I’ve been adding a bunch of new features to Fancy recently. The most exciting to me right now probably is the built-in debugger that comes with Fancy. It’s based on Rubinius’ built-in command-line debugger but obviously allows for Fancy-specific options and debugging support.

I started working on this after talking to Brian at Euruko 2012 in Amsterdam about Rubinius, ideas for Nikita (which he talked about in his talk) and tool support on top of Rubinius in general.

So if you want to debug some Fancy code, you can start up the command-line debugger like this:

$ fancy -debug <source_file>

This will launch you directly into the debugger before starting execution of the program. If you don’t pass a source file to execute along, it will simply start debugging Fancy’s REPL, ifancy, which always gets started when you don’t pass a source file to the fancy executable.

From the debugger prompt you can now specify breakpoints by class and method name, just as you’d do with Ruby and Rubinius’ debugger. See the official documentation page for Rubinius’ command-line debugger for general help on how to use it.

The main difference is that you can now set breakpoints on Fancy classes & methods, evaluate Fancy code right from within the debugger (and based on the environment you’re debugging) etc. It’s not perfect but it gets the job done. I do want to write a nicer, graphical debugger some time for Fancy using the available APIs Rubinius provides and that are used in the reference command-line debugger. Maybe once Nikita is ready and working, hooking it up with Fancy should be pretty straight forward.

The necessary changes to get the debugger working with Fancy are actually quite simple and short. The whole implementation is only 66 lines of Fancy code and is in Fancy’s repository at lib/rbx/debugger.fy.

Apart from starting up the debugger explicitly beforehand, you can also just set a breakpoint in your code explicitly and then run your code normally, like so:

require: "rbx/debugger"
def my_method {
  # do something
  # Pause execution and start up the debugger at this point:
  Rubinius Debugger start
  # do some more

For more information on available commands type help in the debugger prompt.


Fancy now also comes with a built-in OptionParser class that deals with your standard command-line option parsing needs. It’s basically inspired by Ruby’s optparse. It automatically provides a --help option using the information you provided when setting up your command-line options.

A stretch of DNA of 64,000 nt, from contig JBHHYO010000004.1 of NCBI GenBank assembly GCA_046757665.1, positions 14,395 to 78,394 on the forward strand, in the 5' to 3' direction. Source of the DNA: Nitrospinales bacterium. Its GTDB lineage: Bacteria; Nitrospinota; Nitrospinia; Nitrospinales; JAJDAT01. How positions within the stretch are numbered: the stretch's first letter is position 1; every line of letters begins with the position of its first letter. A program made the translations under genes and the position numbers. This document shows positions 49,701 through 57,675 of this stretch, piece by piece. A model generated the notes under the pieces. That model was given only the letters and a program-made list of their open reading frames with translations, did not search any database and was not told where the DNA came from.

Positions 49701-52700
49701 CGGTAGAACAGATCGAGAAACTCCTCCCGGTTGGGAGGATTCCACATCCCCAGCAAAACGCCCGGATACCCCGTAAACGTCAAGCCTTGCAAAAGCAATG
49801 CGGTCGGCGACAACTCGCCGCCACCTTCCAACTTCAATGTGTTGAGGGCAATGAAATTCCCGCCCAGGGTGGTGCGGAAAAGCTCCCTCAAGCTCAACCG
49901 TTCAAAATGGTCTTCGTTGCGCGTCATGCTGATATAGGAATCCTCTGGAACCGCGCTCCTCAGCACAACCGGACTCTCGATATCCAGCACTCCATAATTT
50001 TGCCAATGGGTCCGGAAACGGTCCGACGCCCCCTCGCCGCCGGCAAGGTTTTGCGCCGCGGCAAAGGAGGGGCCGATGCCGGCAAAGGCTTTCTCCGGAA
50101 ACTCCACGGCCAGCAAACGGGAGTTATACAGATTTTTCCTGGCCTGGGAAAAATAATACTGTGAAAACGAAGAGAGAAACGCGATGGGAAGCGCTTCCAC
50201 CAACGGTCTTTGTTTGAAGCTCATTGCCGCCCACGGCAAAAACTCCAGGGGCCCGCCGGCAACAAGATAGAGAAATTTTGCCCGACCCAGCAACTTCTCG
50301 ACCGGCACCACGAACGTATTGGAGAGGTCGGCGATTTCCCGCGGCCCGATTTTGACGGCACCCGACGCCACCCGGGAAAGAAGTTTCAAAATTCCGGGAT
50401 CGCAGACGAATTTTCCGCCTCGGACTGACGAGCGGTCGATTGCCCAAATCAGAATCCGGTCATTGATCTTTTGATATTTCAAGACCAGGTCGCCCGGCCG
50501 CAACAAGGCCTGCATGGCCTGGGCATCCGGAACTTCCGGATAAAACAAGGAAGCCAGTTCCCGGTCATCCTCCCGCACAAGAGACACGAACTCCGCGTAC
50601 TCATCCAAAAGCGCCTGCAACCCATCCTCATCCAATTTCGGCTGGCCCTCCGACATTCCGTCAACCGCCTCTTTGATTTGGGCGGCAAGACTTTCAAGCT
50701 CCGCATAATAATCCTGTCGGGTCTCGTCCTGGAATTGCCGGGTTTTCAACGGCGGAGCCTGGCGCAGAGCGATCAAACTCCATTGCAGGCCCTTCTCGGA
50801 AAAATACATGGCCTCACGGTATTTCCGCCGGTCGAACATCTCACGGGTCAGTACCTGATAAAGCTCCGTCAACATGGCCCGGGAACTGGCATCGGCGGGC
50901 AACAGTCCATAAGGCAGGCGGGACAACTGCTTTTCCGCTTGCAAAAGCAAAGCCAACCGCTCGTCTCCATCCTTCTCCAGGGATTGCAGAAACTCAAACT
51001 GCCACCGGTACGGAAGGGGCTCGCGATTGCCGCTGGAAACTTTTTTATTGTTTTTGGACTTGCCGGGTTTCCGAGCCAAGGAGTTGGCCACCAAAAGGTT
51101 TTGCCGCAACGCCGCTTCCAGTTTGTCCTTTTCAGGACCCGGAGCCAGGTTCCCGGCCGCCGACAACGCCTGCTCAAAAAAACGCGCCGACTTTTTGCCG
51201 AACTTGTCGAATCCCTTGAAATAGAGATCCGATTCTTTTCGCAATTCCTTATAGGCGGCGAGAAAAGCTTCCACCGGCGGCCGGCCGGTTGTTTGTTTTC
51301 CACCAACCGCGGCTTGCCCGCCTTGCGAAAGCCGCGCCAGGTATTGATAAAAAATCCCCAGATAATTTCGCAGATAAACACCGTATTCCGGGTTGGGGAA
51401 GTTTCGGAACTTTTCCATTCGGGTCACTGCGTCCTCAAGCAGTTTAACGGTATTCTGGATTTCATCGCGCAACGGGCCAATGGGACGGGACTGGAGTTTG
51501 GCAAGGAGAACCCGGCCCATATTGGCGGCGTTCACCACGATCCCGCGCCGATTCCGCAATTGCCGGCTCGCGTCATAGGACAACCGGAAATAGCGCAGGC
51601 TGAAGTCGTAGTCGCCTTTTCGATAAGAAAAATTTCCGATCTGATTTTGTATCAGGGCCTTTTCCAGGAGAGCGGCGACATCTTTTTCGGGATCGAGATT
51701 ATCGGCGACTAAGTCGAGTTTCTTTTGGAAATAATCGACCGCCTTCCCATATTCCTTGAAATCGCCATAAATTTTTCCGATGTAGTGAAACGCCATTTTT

Here’s an example:

# Save this to options.fy
require: "option_parser"

o = OptionParser new: @{
  banner: "My crazy server options:"
  with: "-port [port]" doc: "Set the listening port" do: |port| {
    @port = port
  with: "--auto-update" doc: "Auto update settings" do: {
    # do something really smart

# you can pass any Array in here, but most people will just pass in ARGV:
o parse: ARGV

This will automatically provide the following --help option output:

$ fancy options.fy --help
My crazy server options:

  --auto-update  Auto update settings
  --help         Display this information
  -port [port]   Set the listening port

Options are sorted alphabetically in ascending order.


FDoc has been a part of Fancy for quite some time now (~1.75 years) and generates the JSON based output for the API documentation page for Fancy available at: Initially started and written by Victor Borja back in 2010, it never really was finished up to what he intended to do. And I also never really fully got into how it all worked until recently when I decided to start cleaning things up a bit and making it useful outside of just generating documentation for Fancy’s standard library itself.

I’m happy to say that as of now FDoc can be used to generate documentation pages similar to for any Fancy based project. It will even provide those nice GitHub links to method definitions, if you pass along the github repository user/reponame combination. I also fixed some bugs that I found and now when you click on the little octocat on the right side of a method documentation section, it’ll jump to GitHub and highlight the complete code of the method you were looking at before. It’s quite nice if you want to see what the actual implementation of a method looks like.

Run fdoc --help to see all available options.

What’s next?

I’ve been working on a bunch of other stuff that makes day-to-day development with Fancy easier and more fun. There’s Fake, a simple Rake like automation tool. I’ve started work on FPR, Fancy’s package registry (still in the making), that will allow searching for and adding of new Fancy packages available on GitHub. And of course a bunch of libraries I added or other people have contributed to the community. It’s still quite small and growing, but as the language matures, I’m sure more people will find interest in the language and want to help out.

I for myself am committed to this either way. :)

More updates coming soon.

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19 June 2012